A Few Basic Rules for a Happy Thanksgiving
WebMD News Archive
Nov. 24, 1999 (Atlanta) -- It's time to talk turkey. There are myriad recipes out there on how to prepare the Thanksgiving staple, but few of them mention a key ingredient: safety. But unless some simple precautions are followed, turkey -- and many other items on the menu -- can knock the stuffing out of you.
The problem is bacteria. The have such operatic-sounding names, like Escherichia coli, Listeria monocytogenes, Staphylococcus aureus, and Salmonella enterica. But the sounds they'll have coming out of you won't be heard in any concert hall, and even Wagner couldn't dream them up.
Not to put a damper on the holidays, but food safety is a concern for many officials, especially during the holidays. Bessie Berry, the manager of the U.S. Department of Agriculture's (USDA) meat and poultry hotline, tells WebMD, "The reason that we're very concerned around the holidays is because of the enormity of the meal itself. Traditions, and the expectations that are there, are not there throughout the year. People are preparing birds for the first time because it's their time to cook, and that sort of thing, and they aren't aware of some of the pitfalls in handling and preparing large meals like this, and particularly a large turkey."
According to the USDA's Food Safety and Inspection Service recommendations, a cautious cook should follow four guidelines: clean, separate, cook, and chill. "All of the surfaces should be kept as clean as possible throughout the process," Berry says.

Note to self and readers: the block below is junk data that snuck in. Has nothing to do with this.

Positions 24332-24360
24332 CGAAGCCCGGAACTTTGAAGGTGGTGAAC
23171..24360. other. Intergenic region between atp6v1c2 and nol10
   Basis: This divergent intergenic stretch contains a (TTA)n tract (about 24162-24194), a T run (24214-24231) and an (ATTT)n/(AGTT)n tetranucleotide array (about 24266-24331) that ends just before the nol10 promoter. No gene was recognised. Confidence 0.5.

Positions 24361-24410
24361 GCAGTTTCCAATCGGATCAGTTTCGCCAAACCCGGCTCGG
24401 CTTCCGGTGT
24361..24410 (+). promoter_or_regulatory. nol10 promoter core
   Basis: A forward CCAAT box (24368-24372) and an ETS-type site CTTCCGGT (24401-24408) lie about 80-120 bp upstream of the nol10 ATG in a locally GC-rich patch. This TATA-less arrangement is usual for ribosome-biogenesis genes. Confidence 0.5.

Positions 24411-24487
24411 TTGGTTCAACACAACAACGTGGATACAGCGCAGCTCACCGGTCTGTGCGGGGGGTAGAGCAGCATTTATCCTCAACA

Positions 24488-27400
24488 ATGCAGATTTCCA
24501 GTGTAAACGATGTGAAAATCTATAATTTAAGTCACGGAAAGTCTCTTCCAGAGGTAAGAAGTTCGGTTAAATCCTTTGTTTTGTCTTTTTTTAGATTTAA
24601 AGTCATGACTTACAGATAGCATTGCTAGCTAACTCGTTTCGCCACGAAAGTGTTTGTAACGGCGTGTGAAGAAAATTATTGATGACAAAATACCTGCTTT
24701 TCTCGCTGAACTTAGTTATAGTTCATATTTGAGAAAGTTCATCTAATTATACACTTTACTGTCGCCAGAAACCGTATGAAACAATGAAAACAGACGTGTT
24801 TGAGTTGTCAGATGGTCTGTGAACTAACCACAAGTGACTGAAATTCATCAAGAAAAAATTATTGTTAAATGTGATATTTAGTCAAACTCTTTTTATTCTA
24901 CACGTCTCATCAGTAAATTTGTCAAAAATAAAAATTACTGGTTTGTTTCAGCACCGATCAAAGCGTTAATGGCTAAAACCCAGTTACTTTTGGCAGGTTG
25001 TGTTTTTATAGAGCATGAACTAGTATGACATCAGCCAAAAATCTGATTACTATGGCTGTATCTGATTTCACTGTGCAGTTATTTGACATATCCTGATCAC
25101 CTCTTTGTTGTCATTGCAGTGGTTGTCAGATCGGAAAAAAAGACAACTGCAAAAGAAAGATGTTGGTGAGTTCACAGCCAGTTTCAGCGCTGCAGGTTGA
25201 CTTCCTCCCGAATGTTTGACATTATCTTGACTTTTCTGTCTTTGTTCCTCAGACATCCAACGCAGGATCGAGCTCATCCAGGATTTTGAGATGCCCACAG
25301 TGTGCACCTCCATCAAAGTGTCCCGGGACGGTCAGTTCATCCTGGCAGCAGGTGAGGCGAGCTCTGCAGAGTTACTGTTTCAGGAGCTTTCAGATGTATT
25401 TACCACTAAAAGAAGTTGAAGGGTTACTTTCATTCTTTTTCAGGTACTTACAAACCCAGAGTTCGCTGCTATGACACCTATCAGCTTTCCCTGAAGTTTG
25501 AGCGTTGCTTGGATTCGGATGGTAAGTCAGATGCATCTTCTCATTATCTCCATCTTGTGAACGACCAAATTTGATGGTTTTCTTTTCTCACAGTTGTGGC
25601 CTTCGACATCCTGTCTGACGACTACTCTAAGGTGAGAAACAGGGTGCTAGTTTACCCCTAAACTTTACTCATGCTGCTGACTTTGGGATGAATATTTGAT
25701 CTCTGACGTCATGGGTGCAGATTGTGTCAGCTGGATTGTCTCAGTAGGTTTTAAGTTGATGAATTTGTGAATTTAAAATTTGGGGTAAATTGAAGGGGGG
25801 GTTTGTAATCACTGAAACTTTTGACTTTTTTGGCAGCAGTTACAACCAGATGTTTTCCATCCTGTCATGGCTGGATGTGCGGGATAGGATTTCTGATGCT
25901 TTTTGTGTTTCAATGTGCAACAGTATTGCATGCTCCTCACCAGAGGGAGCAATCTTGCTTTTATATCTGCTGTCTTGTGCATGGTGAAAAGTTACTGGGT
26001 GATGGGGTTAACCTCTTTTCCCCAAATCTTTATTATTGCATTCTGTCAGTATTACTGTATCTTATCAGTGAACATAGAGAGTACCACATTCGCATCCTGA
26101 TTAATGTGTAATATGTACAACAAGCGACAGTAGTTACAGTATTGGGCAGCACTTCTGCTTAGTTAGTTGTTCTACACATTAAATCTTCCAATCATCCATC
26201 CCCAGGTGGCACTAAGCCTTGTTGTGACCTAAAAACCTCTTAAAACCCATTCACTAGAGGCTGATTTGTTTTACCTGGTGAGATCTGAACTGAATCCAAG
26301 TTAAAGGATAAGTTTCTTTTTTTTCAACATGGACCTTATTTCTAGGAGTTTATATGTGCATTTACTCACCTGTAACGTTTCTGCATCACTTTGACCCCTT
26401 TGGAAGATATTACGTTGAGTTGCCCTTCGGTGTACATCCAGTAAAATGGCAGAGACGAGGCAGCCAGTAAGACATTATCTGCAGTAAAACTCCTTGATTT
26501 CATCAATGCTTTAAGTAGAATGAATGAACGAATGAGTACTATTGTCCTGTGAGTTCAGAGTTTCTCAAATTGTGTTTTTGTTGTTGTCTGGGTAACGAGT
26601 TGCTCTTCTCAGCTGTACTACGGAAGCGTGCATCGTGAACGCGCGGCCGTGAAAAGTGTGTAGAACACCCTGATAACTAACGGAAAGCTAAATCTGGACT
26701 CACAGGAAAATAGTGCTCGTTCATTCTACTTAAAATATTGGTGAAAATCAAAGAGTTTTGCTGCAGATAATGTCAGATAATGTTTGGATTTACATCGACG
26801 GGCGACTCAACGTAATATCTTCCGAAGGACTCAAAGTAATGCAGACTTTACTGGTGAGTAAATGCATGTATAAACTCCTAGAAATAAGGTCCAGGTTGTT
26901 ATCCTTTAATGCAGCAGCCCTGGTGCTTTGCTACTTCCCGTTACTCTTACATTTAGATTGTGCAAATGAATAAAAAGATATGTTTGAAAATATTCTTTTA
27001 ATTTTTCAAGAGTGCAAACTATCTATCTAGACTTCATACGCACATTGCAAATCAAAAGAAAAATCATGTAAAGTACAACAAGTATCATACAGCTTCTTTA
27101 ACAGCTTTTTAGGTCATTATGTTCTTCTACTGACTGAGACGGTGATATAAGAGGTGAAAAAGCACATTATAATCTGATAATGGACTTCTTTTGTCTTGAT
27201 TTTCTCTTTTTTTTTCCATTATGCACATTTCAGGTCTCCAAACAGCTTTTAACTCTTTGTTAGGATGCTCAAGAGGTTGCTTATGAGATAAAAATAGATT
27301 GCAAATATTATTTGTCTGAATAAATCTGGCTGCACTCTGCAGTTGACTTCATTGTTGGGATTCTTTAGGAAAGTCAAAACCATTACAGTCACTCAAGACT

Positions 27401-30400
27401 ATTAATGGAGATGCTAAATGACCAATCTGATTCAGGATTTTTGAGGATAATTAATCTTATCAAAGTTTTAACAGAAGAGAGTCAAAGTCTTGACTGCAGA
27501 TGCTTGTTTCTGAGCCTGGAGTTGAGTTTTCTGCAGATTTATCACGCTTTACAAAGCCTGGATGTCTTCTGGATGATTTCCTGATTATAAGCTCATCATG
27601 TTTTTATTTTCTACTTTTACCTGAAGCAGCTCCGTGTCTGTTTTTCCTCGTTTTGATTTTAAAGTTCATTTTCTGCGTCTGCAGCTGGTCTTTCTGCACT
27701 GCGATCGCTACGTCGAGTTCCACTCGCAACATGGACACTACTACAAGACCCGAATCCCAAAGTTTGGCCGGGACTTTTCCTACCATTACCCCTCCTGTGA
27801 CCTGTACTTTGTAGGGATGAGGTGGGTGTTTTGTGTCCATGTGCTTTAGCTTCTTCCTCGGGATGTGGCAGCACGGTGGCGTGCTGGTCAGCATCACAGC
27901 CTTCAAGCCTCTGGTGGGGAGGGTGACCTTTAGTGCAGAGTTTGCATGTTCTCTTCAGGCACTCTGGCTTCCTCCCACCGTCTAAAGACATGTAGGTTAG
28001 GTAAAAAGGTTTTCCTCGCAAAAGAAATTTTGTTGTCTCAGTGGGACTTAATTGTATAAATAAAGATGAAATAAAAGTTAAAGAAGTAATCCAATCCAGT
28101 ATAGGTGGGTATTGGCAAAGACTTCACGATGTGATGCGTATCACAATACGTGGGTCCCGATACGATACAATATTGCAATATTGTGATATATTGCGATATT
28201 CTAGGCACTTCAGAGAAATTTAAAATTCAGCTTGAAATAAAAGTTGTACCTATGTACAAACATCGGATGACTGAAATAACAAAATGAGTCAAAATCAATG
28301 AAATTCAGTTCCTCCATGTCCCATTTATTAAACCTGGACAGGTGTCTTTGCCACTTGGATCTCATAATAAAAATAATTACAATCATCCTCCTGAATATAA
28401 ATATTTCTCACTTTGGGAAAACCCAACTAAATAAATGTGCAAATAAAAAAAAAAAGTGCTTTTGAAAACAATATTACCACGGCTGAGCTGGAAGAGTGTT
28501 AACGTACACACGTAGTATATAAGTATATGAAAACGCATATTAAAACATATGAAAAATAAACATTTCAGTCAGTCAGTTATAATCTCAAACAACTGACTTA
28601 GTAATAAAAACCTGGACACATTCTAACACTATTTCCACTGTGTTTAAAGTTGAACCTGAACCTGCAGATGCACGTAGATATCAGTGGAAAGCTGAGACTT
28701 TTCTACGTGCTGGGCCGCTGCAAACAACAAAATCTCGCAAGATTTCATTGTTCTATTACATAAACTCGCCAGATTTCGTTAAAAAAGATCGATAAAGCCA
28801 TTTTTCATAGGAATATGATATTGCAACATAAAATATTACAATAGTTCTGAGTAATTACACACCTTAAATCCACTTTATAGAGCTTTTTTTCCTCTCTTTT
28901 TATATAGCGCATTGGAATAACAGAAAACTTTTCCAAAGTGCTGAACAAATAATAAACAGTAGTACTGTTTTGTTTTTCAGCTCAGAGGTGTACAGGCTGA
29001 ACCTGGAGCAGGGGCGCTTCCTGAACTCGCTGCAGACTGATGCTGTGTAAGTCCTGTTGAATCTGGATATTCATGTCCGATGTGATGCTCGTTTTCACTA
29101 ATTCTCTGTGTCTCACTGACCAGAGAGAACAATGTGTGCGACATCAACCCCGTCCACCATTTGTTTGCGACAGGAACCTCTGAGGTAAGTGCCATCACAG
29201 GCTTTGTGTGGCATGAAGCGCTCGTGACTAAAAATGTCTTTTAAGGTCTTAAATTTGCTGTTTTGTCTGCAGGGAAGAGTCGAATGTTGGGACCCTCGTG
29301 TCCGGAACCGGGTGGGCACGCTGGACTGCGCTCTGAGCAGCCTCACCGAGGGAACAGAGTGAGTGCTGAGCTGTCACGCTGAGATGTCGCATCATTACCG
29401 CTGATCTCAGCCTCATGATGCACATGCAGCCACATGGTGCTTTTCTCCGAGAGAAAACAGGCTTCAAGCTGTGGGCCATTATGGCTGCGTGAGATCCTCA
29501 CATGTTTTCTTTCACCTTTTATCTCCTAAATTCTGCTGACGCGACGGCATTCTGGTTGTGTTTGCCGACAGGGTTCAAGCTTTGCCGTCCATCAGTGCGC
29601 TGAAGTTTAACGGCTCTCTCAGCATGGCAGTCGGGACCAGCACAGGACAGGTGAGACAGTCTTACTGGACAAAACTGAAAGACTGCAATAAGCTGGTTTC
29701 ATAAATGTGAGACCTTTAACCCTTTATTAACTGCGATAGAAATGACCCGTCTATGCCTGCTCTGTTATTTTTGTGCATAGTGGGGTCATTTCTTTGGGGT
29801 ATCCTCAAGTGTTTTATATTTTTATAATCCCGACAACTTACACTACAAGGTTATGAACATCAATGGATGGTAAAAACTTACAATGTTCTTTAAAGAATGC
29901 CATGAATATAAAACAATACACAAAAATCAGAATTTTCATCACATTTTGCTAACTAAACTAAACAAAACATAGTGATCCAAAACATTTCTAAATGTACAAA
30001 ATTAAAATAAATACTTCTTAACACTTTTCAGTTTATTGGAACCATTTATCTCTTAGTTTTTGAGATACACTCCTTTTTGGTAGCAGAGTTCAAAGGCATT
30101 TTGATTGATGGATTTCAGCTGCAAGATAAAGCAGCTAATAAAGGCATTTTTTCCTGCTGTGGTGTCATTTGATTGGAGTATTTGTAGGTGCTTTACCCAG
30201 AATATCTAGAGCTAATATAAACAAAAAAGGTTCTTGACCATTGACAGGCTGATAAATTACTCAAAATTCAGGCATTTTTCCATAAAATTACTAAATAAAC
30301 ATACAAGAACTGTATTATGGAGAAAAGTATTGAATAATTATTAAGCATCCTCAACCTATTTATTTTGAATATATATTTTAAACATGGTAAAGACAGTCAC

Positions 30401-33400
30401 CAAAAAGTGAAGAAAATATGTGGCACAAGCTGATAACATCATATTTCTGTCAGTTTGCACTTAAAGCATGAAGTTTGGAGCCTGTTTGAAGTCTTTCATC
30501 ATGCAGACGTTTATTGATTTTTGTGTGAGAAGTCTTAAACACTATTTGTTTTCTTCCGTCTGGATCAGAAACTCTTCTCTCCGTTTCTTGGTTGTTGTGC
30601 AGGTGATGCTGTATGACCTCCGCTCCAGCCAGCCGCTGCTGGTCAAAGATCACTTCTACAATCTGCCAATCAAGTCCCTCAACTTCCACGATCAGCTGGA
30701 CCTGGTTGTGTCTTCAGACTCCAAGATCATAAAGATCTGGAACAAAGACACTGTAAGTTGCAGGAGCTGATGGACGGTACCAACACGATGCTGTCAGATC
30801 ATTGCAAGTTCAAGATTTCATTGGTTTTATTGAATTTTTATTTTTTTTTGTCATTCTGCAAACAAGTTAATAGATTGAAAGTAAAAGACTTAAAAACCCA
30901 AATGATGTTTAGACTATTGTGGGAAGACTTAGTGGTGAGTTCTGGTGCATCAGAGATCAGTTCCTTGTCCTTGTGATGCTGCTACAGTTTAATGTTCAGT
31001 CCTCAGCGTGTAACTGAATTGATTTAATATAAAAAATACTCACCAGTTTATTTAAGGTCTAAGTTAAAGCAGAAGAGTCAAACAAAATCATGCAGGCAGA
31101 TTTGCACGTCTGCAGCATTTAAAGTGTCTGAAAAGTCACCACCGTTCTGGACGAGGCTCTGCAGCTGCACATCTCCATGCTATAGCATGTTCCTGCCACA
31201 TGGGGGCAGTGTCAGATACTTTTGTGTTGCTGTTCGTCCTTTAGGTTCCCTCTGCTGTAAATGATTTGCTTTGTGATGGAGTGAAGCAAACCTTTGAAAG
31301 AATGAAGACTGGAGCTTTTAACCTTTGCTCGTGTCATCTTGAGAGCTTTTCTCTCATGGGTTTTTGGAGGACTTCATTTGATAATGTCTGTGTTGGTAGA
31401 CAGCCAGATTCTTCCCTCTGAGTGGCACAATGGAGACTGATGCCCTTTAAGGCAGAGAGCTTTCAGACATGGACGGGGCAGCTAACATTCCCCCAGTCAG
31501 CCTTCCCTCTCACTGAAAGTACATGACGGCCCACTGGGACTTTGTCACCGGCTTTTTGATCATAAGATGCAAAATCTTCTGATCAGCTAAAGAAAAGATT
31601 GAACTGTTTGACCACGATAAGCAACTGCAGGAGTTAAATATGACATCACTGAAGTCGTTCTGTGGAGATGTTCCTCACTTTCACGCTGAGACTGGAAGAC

Separate means don't cross-contaminate. "The real problem with the side dishes, especially when you're preparing something as large as this [Thanksgiving meal], is the cross-contamination from the juices of the birds into those other foods that may or may not have been already cooked," Berry tells WebMD.
Berry also says, "Temperature controls are paramount." Everything must be cooked to the proper temperature. The turkey must reach at least 180 degrees Fahrenheit. Then the question, to stuff or not to stuff, comes into the mix. "The safest way to [cook stuffing] is outside the bird. But tradition is hard to beat. So, if people choose to do that, they should mix the stuffing ingredients just prior to stuffing the cavity, then stuff the cavity loosely. Then use a thermometer. For the bird, 185 degrees [should be reached], and the oven should be no lower than 325 degrees Fahrenheit, and the stuffing must reach at least 165 degrees after the bird has reached 185," Berry says.
To register properly, the thermometer should be inserted into the innermost part of the bird's thigh, and the center of the stuffing. If the bird reaches the proper temperature before the stuffing, then the bird must still be cooked until the stuffing is done. For this reason, Berry says a turkey can be left more "succulent" if the stuffing is cooked on the outside. In the absence of a meat thermometer, the stuffing should always be prepared outside the bird, according to USDA recommendations, and the bird's juices should run clear when pierced with a fork.